In contrast, Caulfield also said that there has been an uptick among Canadians who believe the vaccines will be helpful.
"I think that's because of efficacy, and people understanding how important the vaccine is, but also what we’re talking about today, good science communication is having an impact," he said.
Caulfield also mentioned that up to 46 per cent of Canadians believe in one conspiracy theory or another relating to the causes and cures around COVID-19. He said one figure that stands out is that up to 30 per cent of younger demographics buy into the theories. He said he was speaking of 18- to 30-year-olds.
Caulfield said it doesn't mean that younger Canadians "are dumber or have less critical thinking," but more likely because they are more exposed to the misinformation that is so prevalent on social media.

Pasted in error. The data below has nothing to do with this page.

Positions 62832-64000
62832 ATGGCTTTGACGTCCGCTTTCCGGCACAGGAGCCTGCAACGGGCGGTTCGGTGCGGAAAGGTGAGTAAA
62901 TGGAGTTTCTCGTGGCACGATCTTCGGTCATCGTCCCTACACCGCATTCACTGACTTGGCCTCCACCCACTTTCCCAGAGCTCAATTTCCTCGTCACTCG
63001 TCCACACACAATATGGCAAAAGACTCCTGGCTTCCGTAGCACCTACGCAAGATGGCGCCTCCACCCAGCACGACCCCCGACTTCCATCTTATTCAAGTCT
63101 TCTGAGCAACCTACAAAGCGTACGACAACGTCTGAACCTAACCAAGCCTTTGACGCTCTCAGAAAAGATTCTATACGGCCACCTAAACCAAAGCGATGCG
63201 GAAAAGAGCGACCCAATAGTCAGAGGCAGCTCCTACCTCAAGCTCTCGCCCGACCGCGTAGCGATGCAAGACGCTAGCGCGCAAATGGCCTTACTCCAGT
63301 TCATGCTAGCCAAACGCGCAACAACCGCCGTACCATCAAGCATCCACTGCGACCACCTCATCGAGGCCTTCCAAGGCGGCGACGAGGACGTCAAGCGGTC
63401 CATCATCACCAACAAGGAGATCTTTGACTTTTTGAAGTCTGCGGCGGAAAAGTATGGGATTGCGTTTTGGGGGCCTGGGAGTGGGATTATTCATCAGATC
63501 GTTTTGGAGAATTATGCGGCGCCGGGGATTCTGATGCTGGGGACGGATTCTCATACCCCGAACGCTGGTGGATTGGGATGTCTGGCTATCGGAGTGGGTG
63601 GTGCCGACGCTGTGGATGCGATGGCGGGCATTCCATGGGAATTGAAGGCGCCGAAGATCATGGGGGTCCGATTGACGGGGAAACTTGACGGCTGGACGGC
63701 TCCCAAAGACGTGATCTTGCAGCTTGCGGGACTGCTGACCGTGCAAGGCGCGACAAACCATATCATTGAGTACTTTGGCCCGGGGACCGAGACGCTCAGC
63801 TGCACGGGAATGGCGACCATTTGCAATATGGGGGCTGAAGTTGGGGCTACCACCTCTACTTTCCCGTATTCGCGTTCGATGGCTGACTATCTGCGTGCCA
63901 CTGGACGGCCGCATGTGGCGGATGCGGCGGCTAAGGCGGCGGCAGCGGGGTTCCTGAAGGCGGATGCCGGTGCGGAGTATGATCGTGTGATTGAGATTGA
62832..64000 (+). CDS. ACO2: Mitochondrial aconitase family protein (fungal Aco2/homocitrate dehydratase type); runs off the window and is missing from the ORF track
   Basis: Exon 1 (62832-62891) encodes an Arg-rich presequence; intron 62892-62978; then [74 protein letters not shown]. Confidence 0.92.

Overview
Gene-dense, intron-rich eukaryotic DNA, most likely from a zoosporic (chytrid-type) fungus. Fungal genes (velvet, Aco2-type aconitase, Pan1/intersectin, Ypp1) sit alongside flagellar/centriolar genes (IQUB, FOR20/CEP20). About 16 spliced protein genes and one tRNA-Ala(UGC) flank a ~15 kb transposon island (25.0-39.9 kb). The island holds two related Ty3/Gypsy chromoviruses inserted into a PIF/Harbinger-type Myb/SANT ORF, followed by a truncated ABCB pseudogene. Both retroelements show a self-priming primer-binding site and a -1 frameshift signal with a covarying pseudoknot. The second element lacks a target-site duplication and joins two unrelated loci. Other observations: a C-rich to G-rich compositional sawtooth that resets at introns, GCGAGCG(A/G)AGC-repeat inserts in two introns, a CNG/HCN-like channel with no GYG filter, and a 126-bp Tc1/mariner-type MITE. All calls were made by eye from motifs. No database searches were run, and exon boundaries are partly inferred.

Caulfield also spoke about the ideas of disinformation and misinformation.
He said disinformation is when somebody is trying to spread untrue information that has intent behind it. It can be a political message or ideological information that is part of an agenda or even has something to be sold.
He said misinformation, however, describes information that could be from "your crazy uncle" who texts you something or speculates on information.
Caulfield said he now tends to lump all of this under the heading of “infodemic,” not only because it describes so much wrong information but also because the information is having an impact.
Panelist Fowler spoke about her research on misinformation as it applies to social media. She said her research involved Facebook and the issue of vaccination hesitancy.
"I use the term “vaccination hesitancy” as opposed to vaccine hesitancy because it's so much bigger than just being scared of the vaccine. It's being scared of the vaccine; it's not being scared of the disease. It's thinking the disease won't affect you. It's being scared of needles. It's worrying about your civil rights and your individual liberties, and whether vaccinations impede all these," said Fowler.